Man Charged In $US2 Million Fraud Of Boston Bombing Victims' Fund Sues Cops Who Arrested Him

RTXYN2EREUTERS/Dan LamparielloRunners continue to run towards the finish line of the Boston Marathon as an explosion erupts near the finish line of the race in this photo exclusively licensed to Reuters by photographer Dan Lampariello after he took the photo in Boston, Massachusetts, April 15, 2013. Two simultaneous explosions ripped through the crowd at the finish line of the Boston Marathon on Monday, killing at least two people and injuring dozens on a day when tens of thousands of people pack the streets to watch the world famous race.

Man charged with fraudulent $US2.2M claim to Boston Marathon victims’ fund sues police

BOSTON (AP) — A man charged with trying to bilk the Boston Marathon bombing victims’ fund out of more than $US2 million has filed a federal lawsuit claiming state police violated his constitutional rights when they arrested him.

Branden Mattier, 23, alleges police misconduct and is seeking $US100,000 in damages, according to the suit filed in U.S. District Court in Boston on Dec. 23 and reported Tuesday by the Boston Herald ( ).

Mattier, of Boston, and his brother filed a claim with The One Fund using the name of a dead aunt, prosecutors said. They claimed she had lost both legs in the attack. Mattier was arrested July 2 when he allegedly accepted a fake check for almost $US2.2 million from an undercover state trooper posing as a delivery driver.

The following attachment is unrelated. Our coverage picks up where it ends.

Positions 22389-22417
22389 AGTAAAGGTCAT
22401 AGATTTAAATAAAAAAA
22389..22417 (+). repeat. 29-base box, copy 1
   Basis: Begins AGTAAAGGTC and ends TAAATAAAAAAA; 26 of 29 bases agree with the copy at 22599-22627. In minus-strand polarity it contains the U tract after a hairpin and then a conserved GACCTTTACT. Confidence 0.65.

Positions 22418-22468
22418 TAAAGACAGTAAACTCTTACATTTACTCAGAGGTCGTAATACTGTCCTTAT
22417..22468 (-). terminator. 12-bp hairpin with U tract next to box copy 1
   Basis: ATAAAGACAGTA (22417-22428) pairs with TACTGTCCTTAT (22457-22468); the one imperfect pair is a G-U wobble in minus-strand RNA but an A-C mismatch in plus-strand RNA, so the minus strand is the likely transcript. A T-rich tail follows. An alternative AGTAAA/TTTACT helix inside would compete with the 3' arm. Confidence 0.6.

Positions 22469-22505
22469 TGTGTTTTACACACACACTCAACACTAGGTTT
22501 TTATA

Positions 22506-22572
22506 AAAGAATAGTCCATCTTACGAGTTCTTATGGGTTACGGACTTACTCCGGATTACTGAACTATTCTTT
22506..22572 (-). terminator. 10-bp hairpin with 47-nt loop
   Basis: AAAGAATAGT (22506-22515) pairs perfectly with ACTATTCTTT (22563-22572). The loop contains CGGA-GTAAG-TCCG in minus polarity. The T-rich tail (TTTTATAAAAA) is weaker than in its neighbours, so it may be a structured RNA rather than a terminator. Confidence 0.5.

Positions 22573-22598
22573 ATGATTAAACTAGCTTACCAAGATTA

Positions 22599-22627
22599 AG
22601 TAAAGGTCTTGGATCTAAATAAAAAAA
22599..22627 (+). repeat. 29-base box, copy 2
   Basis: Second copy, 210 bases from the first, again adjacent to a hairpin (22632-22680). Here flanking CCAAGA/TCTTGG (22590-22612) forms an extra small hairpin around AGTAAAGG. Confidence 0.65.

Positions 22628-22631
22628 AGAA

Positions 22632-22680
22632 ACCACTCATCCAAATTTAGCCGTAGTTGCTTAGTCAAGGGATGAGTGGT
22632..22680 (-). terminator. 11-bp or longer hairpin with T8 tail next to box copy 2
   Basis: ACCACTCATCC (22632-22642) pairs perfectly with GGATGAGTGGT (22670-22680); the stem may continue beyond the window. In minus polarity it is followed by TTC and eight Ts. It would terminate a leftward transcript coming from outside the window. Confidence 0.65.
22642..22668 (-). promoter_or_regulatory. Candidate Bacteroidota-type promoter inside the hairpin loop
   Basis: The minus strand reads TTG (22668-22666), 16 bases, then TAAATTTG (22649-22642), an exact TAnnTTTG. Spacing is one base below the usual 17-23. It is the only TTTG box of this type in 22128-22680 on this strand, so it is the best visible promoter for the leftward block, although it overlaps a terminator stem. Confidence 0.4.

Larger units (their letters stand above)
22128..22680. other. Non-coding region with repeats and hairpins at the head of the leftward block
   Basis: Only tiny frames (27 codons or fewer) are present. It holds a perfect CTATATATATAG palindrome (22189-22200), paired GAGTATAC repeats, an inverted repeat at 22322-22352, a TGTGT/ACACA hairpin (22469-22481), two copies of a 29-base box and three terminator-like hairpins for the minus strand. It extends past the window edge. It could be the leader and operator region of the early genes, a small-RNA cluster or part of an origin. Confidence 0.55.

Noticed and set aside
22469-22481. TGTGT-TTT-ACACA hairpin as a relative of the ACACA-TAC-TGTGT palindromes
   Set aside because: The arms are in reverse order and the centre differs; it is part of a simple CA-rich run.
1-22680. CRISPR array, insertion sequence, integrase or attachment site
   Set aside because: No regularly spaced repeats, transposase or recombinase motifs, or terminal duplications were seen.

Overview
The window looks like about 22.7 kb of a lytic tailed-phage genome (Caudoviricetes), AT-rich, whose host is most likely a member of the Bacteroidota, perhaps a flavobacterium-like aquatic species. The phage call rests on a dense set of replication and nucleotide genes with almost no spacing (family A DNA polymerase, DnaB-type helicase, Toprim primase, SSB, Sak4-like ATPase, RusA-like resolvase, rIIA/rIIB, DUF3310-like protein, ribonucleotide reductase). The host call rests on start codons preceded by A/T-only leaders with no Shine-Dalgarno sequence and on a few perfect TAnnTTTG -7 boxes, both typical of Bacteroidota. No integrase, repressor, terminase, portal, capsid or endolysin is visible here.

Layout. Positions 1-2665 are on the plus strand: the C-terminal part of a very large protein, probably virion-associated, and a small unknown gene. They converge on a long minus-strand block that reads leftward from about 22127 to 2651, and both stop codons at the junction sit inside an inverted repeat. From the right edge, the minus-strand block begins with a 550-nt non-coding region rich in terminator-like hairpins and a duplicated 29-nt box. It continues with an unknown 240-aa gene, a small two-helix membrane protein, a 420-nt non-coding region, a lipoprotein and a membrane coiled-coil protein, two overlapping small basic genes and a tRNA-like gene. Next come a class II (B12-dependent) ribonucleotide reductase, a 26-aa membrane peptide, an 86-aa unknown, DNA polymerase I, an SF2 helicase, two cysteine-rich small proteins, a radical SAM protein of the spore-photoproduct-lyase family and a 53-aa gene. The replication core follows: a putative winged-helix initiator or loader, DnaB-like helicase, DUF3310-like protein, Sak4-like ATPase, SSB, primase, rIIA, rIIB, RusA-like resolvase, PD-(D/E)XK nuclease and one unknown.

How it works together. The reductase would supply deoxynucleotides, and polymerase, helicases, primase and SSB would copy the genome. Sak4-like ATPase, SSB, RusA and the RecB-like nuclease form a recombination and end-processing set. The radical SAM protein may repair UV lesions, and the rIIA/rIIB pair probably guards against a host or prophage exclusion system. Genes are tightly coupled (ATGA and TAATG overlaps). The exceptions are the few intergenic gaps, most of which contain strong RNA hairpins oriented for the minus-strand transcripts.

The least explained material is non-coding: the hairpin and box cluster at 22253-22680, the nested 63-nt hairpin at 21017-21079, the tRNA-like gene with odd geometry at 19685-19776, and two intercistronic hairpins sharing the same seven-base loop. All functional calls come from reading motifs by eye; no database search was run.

His suit says state police never received permission from The One Fund to make a phony check in the organisation’s name. Mattier named the state police, a trooper assigned to the state attorney general’s office and FedEx as defendants in the lawsuit.

State attorney general’s spokesman Brad Puffer said he had no comment on the lawsuit.

Mattier and his brother had an appointment to test drive a $US52,000 Mercedes Benz the day they expected the check to arrive, prosecutors said.

Mattier is free on $US10,000 bail after pleading not guilty to conspiracy to commit larceny, attempt to commit larceny and identity fraud. He is under GPS monitoring and is not allowed to leave the state.

A working phone number for Mattier, who’s representing himself in the lawsuit, couldn’t be found.

Mattier, who says in court papers he has never had a job, allegedly told police when he was arrested that he intended to use the money for good.


Information from: Boston Herald,

Copyright (2013) Associated Press. All rights reserved. This material may not be published, broadcast, rewritten, or redistributed.

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